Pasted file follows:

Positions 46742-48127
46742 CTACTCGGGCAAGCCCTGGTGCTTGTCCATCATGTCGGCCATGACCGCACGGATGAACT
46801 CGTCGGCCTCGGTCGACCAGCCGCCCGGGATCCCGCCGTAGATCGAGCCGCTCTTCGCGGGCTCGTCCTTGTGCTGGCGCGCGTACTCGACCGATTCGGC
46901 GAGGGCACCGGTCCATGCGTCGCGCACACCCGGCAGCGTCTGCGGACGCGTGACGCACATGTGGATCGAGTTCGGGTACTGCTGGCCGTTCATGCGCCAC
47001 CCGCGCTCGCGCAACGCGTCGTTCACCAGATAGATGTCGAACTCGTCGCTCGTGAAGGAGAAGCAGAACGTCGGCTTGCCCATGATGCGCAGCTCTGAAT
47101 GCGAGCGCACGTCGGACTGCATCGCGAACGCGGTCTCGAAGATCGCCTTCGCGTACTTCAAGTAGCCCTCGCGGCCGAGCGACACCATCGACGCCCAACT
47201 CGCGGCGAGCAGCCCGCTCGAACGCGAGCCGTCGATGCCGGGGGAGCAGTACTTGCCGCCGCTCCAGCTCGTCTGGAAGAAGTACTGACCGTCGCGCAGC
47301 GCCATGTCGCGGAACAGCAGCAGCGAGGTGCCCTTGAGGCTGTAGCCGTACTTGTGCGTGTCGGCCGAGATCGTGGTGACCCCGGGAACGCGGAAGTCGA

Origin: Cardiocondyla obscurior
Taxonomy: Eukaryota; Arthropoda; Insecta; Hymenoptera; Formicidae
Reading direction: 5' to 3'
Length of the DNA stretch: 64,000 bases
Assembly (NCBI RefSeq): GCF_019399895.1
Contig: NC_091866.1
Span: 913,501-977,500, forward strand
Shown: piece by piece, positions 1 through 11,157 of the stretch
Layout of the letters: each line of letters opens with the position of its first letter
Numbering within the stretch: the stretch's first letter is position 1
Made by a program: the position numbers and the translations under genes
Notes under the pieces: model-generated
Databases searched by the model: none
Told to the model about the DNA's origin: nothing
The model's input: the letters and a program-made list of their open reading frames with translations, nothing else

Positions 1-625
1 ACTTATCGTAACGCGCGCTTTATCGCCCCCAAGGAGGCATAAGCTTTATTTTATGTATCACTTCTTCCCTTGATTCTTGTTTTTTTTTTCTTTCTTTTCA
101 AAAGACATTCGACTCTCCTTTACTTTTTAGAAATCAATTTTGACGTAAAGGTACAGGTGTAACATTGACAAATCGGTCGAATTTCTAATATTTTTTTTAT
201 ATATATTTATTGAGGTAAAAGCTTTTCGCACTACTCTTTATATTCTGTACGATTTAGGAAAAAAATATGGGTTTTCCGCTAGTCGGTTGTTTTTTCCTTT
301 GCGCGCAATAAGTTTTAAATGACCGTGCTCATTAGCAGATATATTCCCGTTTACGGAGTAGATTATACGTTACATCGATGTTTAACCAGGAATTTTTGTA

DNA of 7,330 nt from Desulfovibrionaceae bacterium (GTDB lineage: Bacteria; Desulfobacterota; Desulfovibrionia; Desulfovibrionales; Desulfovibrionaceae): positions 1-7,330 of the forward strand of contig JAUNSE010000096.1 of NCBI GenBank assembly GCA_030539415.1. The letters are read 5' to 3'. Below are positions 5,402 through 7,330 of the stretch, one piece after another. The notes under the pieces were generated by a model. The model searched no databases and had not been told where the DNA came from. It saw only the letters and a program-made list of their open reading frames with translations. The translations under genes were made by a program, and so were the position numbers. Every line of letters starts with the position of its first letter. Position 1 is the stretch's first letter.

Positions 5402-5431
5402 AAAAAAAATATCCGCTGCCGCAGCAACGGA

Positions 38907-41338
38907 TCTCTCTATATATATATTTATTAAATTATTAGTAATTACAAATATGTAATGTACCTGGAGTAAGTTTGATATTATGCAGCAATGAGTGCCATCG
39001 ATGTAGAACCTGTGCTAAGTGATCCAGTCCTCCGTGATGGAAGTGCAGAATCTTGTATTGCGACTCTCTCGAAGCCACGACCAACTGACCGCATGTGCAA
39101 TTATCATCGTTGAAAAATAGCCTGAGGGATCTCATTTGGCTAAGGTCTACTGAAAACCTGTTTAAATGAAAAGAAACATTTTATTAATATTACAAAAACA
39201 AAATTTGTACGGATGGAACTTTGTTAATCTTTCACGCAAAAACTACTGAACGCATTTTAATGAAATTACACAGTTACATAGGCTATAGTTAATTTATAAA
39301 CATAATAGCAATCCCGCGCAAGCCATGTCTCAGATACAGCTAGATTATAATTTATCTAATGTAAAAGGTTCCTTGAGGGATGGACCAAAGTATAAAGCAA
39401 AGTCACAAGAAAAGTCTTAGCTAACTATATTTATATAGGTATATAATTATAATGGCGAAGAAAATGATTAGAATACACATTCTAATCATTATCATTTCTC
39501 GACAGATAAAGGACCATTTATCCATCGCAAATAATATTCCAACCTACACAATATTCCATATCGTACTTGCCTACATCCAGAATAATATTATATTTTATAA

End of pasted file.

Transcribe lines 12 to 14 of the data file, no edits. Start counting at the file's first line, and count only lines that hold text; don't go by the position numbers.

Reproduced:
Length of the DNA stretch: 64,000 bases
Assembly (NCBI RefSeq): GCF_019399895.1
Contig: NC_091866.1